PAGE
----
The creator of the Million Dollar Homepage, Alex Tew, has launched a new site called Pixelotto. The original site earned Tew a cool million and Pixelotto aims to do the same. The difference, however, is that this time it's a lottery-based system and each pixel will cost $2 instead of just $1. One lucky registered visitor who clicks on a Pixelotto ad will win 50 per cent of the site's total revenue: $1m -- cue Dr Evil laugh.
Since 22-year-old Tew started the Million Dollar Homepage last year there have been a plethora of copycat sites, each one aiming to emulate his success. From straightforward copycat sites such as 2millionpixels.com to innovative ones such as buymetothestars.com, to downright distasteful ones like ourtradecenter.com, the list is endless. Fortunately for Alex, he has the power of the press behind him and since Pixelotto's launch it has received the kind of press attention that will have advertisers flocking to him.
(It should be noted that Pixelotto has a UK lottery licence, so if you live elsewhere you should read the site's terms and conditions carefully. You don't have to pay to enter, but you do have to register.)
But is Pixelotto a cynical manipulation of the media or a worthwhile business? Selling pixels is completely legitimate. It's as legitimate as CNET.co.uk putting ads online, or any other Web site for that matter. In this case, what is really being sold is viral realty, which is essentially online space that's very popular. Viral realty is what drives MySpace and YouTube. It's the most bang you can get for your online buck.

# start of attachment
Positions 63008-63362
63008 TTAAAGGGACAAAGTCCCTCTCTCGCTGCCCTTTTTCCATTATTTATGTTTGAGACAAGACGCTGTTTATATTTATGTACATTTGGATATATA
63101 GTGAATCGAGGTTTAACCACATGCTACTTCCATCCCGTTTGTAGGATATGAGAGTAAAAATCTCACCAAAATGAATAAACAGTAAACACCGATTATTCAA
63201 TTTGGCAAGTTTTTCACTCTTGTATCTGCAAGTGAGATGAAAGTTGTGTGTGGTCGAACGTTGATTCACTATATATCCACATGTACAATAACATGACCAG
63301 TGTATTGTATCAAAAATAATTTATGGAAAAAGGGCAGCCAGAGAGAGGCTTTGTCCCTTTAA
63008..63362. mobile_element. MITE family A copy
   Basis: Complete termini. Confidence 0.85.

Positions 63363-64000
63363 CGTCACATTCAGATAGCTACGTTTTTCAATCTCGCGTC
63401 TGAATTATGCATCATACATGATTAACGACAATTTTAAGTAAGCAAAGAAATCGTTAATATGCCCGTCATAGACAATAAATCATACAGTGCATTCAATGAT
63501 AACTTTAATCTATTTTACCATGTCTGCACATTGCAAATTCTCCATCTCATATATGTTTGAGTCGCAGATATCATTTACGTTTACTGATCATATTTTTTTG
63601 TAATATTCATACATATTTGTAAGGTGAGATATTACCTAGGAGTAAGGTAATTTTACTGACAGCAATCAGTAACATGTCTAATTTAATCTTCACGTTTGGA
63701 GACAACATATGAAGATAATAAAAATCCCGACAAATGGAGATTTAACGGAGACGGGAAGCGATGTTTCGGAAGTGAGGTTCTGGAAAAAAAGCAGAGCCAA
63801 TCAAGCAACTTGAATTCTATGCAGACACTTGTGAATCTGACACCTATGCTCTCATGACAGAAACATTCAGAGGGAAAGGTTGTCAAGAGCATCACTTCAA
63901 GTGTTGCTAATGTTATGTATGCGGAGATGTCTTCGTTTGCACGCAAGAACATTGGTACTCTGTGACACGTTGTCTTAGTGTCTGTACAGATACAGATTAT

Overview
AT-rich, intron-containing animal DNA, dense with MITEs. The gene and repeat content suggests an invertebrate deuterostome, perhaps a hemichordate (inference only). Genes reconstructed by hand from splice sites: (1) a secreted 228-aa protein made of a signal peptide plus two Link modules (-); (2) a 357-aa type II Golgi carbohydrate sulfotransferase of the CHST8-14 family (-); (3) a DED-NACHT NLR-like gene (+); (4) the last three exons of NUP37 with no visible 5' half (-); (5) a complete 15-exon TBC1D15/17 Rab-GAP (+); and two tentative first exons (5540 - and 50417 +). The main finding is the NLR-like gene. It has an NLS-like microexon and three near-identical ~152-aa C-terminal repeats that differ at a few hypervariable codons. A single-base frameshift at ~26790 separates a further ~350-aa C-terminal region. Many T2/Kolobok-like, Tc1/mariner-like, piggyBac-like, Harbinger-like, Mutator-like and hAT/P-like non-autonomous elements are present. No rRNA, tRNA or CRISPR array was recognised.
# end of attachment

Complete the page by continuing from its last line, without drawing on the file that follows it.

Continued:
It begs the question: does it work? According to advertisers on the Million Dollar Homepage, it does, with some linked sites seeing a significant increase in their traffic. So that brings us to our final query -- why is it that we buy software to block spam, rapidly delete emails that offer us untold treasures and scoff at cheesy TV ads, but are captivated by a screen full of small, often unreadable ads?
The fact is that Tew has tapped into something rather special and people are coming in their droves, not because they're interested in ads but because they've heard about it on the news or online and want to check it out straight away. This perfectly exemplifies one of the greatest driving forces of the Internet -- buzz.
The site is thriving: Tew has already made over $110,000 (£56,000) and that figure will increase dramatically the more press coverage he gets. Tew has mastered the art of creating media buzz and as long as he continues to provide innovative products, the money will keep rolling in. If the buzz dies out though, he will quickly fade into Internet history, rather like a one-hit-wonder pop star. -AL